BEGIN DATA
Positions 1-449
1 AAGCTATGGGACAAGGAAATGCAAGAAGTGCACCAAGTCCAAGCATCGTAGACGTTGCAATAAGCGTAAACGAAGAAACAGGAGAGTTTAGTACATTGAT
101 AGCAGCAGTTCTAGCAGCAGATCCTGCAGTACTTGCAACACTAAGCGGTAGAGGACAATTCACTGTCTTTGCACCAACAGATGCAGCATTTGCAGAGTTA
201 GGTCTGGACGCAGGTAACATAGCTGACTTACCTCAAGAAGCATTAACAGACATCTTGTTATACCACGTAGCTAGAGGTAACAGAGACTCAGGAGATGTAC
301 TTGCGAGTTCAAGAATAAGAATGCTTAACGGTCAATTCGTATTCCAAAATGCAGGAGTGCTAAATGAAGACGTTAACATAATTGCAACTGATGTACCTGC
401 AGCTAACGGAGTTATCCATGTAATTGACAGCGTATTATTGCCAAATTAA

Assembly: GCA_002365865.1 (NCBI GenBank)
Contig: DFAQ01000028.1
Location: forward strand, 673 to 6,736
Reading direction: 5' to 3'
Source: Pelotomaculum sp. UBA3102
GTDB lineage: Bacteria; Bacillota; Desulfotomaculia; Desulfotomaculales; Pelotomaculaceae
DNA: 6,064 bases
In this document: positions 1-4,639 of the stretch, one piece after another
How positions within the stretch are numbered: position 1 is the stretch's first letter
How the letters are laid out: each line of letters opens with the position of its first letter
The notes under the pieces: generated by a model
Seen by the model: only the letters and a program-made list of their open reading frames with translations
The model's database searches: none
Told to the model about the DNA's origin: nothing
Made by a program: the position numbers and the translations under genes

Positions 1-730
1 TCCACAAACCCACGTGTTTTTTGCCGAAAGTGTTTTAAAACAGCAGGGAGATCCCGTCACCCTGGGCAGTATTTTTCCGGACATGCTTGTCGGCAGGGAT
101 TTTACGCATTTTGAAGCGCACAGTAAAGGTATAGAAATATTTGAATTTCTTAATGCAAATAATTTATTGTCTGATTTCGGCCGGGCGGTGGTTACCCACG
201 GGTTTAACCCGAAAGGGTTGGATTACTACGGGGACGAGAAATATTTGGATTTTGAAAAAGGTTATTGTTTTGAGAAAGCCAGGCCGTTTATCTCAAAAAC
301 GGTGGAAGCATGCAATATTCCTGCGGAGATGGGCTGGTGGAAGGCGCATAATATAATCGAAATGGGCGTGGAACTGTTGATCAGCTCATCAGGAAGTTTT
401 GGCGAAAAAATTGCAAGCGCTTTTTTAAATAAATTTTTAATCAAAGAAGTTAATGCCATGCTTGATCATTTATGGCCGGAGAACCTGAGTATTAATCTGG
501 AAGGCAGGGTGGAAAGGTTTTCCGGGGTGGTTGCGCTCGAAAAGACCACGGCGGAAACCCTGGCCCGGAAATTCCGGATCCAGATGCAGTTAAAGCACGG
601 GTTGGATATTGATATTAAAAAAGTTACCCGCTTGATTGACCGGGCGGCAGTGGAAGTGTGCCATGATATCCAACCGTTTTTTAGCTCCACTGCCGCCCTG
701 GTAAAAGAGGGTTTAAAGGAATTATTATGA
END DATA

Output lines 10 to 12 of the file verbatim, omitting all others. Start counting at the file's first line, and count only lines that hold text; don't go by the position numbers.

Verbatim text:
Reading direction: 5' to 3'
Source: Pelotomaculum sp. UBA3102
GTDB lineage: Bacteria; Bacillota; Desulfotomaculia; Desulfotomaculales; Pelotomaculaceae